How long does scalp micropigmentation take to heal?

SMP Information

Having a permanent semblance of hair is a welcome remedy to any balding condition. A scalp micropigmentation (SMP) treatment that is properly maintained can easily appear consistent. It only requires to be cleansed and moisturised daily. Trimming any existing hairs might be required every couple of days to keep the integrity of a “just-shaved” style. Other treatments that require surgery however can be more taxing during the procedure as well as its aftercare.
Receiving scalp micropigmentation is simpler than getting a hair transplant. It takes only two to three hours of sitting while patiently waiting for the specialist to finish applying the pigments. The needles shallowly puncture the surface of the scalp to deposit the inks, mimicking the appearance of hair follicles. Hair transplants such as a follicular unit transplantation (FUT) method necessitates a more invasive procedure. It actually makes an incision at the back of the head about twenty centimeters long and one centimeter thick to extract a strip of skin containing healthy hair follicles. This is divided into smaller grafts requiring additional surgery to actually implant them unto the balding areas of the scalp.
FUT takes time to heal. Any physical activity should be avoided for about thirty days after the surgery. Recovery would probably take six months to allow the wound to fully close, leaving a linear scar in the process. Transplanted hair will begin to grow at around three months. This could be long enough to groom after another ninety days. It would take a year before hair could grow to its full length.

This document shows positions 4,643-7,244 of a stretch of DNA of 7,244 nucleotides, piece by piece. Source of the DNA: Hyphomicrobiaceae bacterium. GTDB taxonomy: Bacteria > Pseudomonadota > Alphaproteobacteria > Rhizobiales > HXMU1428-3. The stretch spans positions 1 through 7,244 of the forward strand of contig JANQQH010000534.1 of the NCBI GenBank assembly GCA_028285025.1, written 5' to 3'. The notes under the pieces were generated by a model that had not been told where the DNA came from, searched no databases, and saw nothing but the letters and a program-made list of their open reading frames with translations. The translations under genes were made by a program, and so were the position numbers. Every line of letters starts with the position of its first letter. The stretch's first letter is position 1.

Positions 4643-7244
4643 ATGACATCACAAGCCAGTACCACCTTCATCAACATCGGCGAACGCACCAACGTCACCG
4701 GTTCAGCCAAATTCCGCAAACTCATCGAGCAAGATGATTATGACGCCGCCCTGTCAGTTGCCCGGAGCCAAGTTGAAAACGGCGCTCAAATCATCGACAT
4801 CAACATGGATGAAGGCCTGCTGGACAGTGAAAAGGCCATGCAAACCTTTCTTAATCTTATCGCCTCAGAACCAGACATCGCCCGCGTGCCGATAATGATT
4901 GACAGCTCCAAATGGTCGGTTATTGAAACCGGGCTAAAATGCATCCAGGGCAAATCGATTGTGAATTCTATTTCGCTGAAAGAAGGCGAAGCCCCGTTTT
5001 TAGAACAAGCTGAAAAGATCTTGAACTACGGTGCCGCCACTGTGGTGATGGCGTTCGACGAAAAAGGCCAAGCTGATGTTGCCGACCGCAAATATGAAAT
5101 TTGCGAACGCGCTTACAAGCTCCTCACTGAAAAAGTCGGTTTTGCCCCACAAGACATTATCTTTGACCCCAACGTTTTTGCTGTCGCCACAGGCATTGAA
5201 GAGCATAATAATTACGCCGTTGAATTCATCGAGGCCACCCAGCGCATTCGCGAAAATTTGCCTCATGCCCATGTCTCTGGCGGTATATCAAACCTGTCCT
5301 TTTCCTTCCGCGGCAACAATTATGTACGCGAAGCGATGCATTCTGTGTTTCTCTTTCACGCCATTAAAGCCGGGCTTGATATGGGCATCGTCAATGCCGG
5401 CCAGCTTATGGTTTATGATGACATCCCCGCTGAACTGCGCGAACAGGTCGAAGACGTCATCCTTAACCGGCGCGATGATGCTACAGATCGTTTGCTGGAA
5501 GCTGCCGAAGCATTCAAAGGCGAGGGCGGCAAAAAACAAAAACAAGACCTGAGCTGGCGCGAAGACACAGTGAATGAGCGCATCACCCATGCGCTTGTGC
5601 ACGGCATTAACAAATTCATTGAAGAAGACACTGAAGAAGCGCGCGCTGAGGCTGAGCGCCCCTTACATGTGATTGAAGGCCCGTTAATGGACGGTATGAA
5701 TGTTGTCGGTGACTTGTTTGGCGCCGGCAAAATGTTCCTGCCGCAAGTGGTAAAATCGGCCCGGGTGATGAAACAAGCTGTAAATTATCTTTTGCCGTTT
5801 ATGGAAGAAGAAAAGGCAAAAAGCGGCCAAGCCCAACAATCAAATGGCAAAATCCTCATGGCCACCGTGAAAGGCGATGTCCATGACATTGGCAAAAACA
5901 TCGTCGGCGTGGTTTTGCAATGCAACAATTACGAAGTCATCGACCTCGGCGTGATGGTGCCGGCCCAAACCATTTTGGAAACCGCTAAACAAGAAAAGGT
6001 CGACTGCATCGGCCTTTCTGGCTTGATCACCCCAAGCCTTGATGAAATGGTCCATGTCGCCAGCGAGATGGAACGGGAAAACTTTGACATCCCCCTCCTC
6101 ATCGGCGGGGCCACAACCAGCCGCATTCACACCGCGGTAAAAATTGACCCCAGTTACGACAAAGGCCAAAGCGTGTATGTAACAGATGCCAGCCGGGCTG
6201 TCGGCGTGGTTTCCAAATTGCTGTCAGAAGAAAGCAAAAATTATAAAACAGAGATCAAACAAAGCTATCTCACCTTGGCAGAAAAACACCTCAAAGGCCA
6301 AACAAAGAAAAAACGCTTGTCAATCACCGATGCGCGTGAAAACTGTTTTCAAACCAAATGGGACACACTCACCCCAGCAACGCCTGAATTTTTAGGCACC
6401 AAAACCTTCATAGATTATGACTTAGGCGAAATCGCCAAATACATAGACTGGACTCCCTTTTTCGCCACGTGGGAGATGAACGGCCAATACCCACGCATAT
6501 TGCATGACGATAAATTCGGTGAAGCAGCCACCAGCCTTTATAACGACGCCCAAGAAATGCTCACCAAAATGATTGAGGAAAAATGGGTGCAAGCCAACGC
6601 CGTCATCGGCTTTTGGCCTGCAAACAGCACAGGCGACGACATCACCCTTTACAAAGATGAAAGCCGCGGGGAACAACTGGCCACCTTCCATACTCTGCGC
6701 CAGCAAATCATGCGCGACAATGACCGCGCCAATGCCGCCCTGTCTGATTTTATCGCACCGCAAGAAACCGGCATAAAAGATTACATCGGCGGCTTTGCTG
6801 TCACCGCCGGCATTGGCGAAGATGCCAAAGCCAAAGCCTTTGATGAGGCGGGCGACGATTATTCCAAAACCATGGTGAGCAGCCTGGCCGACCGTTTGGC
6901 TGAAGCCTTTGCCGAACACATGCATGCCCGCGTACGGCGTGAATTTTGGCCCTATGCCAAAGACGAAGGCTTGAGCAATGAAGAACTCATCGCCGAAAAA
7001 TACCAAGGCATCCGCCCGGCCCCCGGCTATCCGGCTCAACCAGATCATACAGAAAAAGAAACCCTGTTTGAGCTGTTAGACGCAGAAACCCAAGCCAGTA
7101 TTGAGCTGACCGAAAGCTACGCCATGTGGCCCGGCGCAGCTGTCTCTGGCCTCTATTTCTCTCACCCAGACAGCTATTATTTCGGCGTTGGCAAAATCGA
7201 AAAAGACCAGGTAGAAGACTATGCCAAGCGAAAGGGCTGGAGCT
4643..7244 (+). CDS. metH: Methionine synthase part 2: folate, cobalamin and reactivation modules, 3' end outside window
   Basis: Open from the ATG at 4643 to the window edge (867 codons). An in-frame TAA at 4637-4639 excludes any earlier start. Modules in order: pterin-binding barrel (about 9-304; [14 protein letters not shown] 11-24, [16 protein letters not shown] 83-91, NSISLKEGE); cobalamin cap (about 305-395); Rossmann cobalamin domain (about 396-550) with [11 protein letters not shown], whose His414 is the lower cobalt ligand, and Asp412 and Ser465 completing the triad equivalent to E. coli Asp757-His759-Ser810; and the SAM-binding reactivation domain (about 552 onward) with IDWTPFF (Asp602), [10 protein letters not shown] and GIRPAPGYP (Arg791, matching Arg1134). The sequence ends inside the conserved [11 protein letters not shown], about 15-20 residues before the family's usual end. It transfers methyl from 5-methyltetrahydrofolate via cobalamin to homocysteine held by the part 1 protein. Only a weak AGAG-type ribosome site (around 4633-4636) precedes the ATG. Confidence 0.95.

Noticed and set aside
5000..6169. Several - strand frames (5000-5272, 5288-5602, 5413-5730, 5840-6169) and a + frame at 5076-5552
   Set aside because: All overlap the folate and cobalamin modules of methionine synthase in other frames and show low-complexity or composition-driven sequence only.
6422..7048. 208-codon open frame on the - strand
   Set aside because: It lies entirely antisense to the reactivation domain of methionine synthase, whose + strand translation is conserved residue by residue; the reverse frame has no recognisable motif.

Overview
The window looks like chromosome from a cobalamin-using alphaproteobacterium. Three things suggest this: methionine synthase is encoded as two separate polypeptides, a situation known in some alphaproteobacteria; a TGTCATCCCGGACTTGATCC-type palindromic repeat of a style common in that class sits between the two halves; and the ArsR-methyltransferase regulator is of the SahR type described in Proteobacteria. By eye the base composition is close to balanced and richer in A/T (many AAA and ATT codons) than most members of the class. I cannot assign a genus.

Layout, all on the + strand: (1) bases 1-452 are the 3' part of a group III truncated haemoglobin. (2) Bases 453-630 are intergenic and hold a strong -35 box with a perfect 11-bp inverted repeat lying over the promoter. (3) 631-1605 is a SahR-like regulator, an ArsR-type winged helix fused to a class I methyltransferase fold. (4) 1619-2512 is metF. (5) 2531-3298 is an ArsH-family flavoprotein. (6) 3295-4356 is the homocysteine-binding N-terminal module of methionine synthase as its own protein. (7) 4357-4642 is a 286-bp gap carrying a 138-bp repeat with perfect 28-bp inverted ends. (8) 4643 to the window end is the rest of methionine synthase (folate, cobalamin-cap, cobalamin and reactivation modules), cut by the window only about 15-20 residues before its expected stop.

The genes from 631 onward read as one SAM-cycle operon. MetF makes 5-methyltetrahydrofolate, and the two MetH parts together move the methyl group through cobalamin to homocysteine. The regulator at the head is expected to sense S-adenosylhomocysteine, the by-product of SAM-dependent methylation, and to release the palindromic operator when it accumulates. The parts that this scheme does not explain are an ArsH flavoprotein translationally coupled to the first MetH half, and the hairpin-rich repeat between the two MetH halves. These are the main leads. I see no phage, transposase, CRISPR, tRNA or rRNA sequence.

The recovery period of SMP compared with FUT is certainly shorter. It would only require two to three days for the redness to go away and about a month for the pigments to settle in and fade. The entire healing process only takes about seven days though there will be slight variations depending on the patient.
Expect some noticeable inflammation upon the scalp right after a session is completed. This is but a natural reaction to the slight trauma it received from the micro perforations required to deposit the pigments. The redness is sometimes accompanied by sensitivity of the skin when touched. There are certain creams that may be applied to soothe the tenderness and may be used throughout the recovery period. Covering the treated area with headgear to protect it from any untoward incidents is advisable though it should be removed every so often to let the pigments air out.
The middle of the seven day healing process will reveal the formation of scabs upon the treated area. Some of the pigments will appear darker and larger than they actually are mainly due to the crusting at its perimeter. This is quite normal because of the dried blood that resulted from the mini puncture wounds necessary to insert ink under the skin. Some of these scabs would heal faster than others, causing the surface to appear uneven as they shed. Care has to be made to avoid accidently peeling them off by hand.


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